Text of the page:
one hundred feet in the air.
Then a heavy sound, deep and rumbling, differing from any ever before heard by the Army of the Potomac, was borne five miles around.
For a few moments the air was thick with dust, and then the great yawning gap was visible.
The mine had done its work.
Then the artillery opened.
Never on the American continent was heard such an awful roar.
It commenced on the right and extended to the left, gun after gun joining in mighty chorus.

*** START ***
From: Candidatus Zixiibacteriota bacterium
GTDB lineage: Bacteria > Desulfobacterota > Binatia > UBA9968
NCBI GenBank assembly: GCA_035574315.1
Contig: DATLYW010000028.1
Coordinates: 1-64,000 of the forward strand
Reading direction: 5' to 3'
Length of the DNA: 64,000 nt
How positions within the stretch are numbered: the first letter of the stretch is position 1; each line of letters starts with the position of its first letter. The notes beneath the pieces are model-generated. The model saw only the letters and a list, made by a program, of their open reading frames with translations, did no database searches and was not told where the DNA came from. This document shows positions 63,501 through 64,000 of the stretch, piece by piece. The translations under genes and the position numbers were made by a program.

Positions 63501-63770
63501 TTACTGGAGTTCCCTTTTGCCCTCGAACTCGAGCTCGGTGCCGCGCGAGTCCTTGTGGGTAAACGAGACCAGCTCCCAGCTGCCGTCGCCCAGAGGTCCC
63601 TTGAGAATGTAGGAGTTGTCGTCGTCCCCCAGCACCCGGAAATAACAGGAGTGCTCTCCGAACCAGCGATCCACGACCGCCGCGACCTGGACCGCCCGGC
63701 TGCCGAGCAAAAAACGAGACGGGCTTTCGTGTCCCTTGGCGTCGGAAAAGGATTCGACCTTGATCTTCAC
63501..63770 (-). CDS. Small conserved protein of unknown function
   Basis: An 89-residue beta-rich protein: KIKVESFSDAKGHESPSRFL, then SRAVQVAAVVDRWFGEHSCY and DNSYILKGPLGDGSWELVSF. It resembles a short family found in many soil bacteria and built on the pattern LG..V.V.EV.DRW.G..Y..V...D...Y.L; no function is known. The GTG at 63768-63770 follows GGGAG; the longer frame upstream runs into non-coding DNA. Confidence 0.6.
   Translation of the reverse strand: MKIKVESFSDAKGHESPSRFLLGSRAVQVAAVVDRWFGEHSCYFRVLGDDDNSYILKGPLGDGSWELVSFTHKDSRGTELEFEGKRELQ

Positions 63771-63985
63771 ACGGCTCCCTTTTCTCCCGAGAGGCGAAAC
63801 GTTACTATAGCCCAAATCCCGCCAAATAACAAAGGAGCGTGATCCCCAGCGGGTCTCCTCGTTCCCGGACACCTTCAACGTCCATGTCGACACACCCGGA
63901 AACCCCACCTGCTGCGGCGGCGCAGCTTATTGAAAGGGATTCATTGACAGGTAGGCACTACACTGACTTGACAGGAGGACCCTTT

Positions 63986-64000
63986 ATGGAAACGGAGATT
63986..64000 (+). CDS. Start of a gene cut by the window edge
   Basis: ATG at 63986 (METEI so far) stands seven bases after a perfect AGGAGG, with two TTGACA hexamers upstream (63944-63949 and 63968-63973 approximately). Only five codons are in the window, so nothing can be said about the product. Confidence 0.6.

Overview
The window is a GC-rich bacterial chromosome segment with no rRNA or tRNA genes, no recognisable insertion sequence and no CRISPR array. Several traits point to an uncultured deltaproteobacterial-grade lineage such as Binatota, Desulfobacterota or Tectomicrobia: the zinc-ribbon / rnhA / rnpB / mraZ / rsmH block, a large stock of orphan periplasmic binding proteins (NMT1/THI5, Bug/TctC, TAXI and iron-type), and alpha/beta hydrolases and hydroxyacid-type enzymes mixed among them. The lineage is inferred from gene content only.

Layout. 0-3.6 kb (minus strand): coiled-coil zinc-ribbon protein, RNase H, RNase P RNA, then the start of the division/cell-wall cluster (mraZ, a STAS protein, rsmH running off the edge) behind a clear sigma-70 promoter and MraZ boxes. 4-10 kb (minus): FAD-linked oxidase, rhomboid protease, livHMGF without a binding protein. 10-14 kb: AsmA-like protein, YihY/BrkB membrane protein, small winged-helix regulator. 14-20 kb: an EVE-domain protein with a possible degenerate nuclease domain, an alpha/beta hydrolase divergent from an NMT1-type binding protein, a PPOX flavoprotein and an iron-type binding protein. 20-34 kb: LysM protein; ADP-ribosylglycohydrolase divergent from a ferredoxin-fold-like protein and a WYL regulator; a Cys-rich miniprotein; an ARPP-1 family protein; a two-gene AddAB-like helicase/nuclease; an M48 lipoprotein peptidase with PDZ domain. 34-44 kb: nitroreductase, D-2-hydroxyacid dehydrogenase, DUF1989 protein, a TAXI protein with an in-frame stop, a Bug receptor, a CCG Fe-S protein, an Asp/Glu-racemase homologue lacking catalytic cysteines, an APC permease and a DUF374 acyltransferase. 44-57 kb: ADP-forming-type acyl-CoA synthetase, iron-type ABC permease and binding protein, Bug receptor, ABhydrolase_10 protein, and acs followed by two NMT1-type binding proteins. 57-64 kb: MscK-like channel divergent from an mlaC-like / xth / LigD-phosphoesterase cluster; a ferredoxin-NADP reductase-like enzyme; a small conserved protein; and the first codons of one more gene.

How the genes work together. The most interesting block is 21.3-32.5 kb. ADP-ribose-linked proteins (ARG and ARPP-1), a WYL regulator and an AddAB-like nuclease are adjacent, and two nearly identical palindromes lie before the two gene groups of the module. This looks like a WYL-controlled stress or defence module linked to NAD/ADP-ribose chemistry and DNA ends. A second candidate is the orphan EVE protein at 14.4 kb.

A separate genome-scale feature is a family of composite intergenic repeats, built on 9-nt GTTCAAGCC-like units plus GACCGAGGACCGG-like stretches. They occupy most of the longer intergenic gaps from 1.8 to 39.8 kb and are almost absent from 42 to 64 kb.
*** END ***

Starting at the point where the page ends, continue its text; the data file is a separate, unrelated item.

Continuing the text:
Gettysburg, Malvern Hill, Spotsylvania, Cold Harbor—these were as nothing.
It was dreadful and unparalleled. * * *
Often have the Confederates won enconiums for valor, but never before did they fight with such uncontrollable desperation.
It appeared as if our troops were at their mercy, standing helpless or running in terror and shot down like dogs.
The charge of the enemy against the negro troops was terrific.
With fearful yells they rushed down against them.
The negroes at once ran back, break